<$BlogRSDUrl$>

Dan Goodman's prediction and politics journal.

Sunday, February 15, 2004

From EurekAlert http://www.eurekalert.org/pubnews.php
Public Release: 15-Feb-2004
2004 AAAS Annual Meeting
Adults and children develop gestures that mimic language
The ability to develop a form of communication that becomes an actual language is apparently innate, new University of Chicago research on the use of gestures among deaf children and experiments with adults shows.

From the full press release:
Psychologist Susan Goldin-Meadow's work with adults and children also shows which features of language seem to come more easily, and are therefore resilient, such as using order to convey who does what to whom. Her research also shows which characteristics are more difficult to develop, particularly without linguistic input. She has found that youngsters inventing their own sign language do not form verb tenses, for instance.

For the experiment, the researchers showed the adults a videotape of objects moving in space, for example, a donut-like object moving from an ashtray. The adults were asked to describe the action first using gestures alone and later talking about what they saw.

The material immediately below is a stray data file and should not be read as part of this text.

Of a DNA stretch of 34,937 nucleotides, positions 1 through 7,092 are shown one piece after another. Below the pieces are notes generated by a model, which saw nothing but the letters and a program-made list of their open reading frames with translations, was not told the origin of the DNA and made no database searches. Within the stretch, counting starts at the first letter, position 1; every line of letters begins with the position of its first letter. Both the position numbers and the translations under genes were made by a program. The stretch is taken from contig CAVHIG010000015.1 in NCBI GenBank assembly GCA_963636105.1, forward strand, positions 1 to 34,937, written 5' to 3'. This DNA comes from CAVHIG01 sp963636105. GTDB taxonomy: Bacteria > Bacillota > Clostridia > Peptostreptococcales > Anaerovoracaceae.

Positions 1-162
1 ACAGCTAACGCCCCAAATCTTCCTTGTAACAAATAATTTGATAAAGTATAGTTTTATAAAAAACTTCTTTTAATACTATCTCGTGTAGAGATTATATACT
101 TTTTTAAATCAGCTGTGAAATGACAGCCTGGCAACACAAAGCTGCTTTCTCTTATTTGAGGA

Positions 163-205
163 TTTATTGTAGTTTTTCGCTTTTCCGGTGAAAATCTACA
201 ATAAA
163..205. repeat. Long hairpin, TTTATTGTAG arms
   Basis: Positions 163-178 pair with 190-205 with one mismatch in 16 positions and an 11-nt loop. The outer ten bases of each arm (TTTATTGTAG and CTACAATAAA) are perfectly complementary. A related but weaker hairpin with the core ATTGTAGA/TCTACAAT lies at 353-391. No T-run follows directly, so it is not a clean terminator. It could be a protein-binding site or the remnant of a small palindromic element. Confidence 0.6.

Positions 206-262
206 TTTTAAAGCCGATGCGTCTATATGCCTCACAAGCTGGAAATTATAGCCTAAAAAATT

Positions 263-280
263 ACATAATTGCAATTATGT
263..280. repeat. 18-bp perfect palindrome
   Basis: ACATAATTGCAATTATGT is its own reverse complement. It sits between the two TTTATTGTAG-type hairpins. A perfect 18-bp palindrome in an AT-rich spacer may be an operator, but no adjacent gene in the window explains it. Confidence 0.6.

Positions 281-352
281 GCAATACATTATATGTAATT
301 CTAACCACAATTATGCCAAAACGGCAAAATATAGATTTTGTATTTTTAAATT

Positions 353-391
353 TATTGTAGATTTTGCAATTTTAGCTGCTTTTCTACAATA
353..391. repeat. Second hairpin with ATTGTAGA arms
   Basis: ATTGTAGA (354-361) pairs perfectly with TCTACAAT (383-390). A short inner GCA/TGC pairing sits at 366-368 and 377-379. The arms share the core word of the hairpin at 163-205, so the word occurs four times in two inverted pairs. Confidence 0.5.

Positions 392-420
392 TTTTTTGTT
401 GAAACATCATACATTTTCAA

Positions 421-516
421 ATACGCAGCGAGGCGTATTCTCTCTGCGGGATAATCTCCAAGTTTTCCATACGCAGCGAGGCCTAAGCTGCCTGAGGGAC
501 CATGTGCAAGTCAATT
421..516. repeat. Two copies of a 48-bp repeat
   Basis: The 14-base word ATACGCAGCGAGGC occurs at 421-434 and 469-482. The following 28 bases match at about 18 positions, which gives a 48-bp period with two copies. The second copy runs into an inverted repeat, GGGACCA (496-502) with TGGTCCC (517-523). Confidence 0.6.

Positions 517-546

When they used only gestures, the adults formulated their sentences in the same way: making gestures that represented the stationary object (ashtray), moving object (donut) and action (moving). The order is different from the typical order of an English sentence (the stationary object moves out of the ashtray). In order to determine if that organization reflects something more fundamental about how the mind works, the team then had the adults arrange pictures of the short narrative in two ways: once while talking to a researcher and again while working alone. People who talked about the movement of the donut-shaped object from ashtray to table frequently put the pictures in an order that reflected the spoken English. However, people who organized the pictures without telling someone what they were doing put them in the same order as those who had used gesture only in the earlier experiment: stationary object, moving object and movement.

email Dan Goodman
All comments assumed to be for publication, unless I'm told otherwise.
Comments: Post a Comment

This page is powered by Blogger. Isn't yours?